The lack of neurodiverse talent in the workplace is partly attributable to insufficient support from employers. Over 35% of apprentices dropped out of their programmes in 2020/21, according to government research, and those with identified learning difficulties and disabilities (LDD) are more likely to drop out than others.
It is estimated that 15% of people are neurologically different from the rest of the population. These differences include autistic spectrum disorder, attention deficit hyperactivity disorder (ADHD), dyslexia and dyspraxia. But it is well documented that the difference in perspective they offer can bring huge benefits to the firm, so going the extra mile to accommodate their needs is in the interests of the practice and the individual alike.
Not every person with a learning difference has received a diagnosis or is aware of their learning need
With accountancy often being a high-pressured, dynamic environment, neurodiverse apprentices in the profession can often require even more help to reach their full potential.
It is important to think holistically when creating an inclusive environment – from the recruitment process to the day-to-day activities in the office. For example, when looking to attract neurodiverse talent, the recruitment process needs to be accessible. This could be in the types of assessments offered (for example, game-based), allowing applicants to use voice-to-text on the application platform, or offering the option to change formatting on application resources.
Additionally, through the use of cognitive assessments early on in the onboarding process, junior accountants can better understand how they think and learn best as individuals. This, in turn, can boost their self-confidence and productivity. Ideally, managers can also use this information to distribute suitable tasks and organise teams so that areas of strength are balanced.
Often, those with learning needs can also have lower self-esteem and issues with their confidence, and this should be taken into consideration with potential and current trainees. For example, some people with ADHD can also have rejection-sensitive dysphoria (RSD), where an individual may be extremely sensitive to perceived rejection. Therefore, the way in which constructive criticism is communicated is crucial, balancing feedback with praise and using language that focuses on work rather than personal issues.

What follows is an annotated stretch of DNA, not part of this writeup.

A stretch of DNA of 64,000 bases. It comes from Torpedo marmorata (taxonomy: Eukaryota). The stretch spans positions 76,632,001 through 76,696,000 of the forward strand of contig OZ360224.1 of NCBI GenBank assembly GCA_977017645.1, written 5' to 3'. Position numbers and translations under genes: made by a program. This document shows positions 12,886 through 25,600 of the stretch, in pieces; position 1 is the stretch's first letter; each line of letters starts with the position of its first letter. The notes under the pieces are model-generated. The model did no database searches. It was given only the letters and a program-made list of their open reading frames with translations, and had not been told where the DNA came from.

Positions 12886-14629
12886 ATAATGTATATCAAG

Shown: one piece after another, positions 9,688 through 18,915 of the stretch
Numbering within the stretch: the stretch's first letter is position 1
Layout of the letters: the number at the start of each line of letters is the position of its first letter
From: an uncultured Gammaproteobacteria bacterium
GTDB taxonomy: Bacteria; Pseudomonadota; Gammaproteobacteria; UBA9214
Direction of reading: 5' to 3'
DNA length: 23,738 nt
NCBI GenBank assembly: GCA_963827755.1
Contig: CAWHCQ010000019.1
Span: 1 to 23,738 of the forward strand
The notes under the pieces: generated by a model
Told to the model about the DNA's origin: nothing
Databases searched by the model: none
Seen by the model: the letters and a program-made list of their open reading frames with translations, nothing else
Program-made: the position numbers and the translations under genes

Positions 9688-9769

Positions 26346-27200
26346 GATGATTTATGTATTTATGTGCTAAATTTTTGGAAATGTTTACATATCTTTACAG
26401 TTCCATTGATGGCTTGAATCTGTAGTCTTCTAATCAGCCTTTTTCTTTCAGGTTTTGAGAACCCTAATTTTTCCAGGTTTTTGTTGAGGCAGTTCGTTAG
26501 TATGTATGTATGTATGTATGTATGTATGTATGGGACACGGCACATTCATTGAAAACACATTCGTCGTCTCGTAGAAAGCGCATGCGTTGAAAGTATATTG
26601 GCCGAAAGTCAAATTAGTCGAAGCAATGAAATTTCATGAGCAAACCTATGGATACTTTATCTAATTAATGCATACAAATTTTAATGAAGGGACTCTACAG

Not every person with a learning difference has received a diagnosis or is aware of their learning need. This presents a case for firm-wide assessments. By encouraging all juniors and more established employees to take one, no one should feel alienated.
And every apprentice will be different, so a one-size-fits-all approach to reasonable adjustments in the workplace is unlikely to be effective. Where someone may struggle with keeping to routines, another may prefer to have stricter schedules. Embed discussions around what each trainee finds helpful into their reviews, and have regular conversations around what does and doesn’t work.
Encouraging junior accountants to experiment and be more flexible in how they work, especially in the early stages of their programme, could help them feel more supported and confident in their aptitude for their new role.
Neurodiverse trainees and junior accountants are no less capable than their neurotypical counterparts
Keep it simple
Senior accountants can support junior colleagues through careful consideration of how tasks and information are communicated. For example:
- Keep emails and other internal communications concise and clear
- Avoid overloading presentation decks and documents with unnecessary jargon
- Use stronger contrasts between backgrounds and text, and increase font sizes
- Send pre-reading information in advance of meetings so individuals can absorb information in a way that works best for them.
These simple adjustments can be extremely helpful for learning needs such as dyslexia and are likely to be appreciated by the wider workforce, too.
Overall, it is important to remember that neurodiverse trainees and junior accountants are no less capable than their neurotypical counterparts. Having a learning need is not an indication of one’s success and should not be a barrier to becoming a professional accountant; rather, there are strengths and a diversity of experience that can greatly enrich the work and learning environment.
The responsibility lies with accounting firms and training providers to encourage all trainees and employees to perform to the best of their abilities, by providing a sensitive environment.
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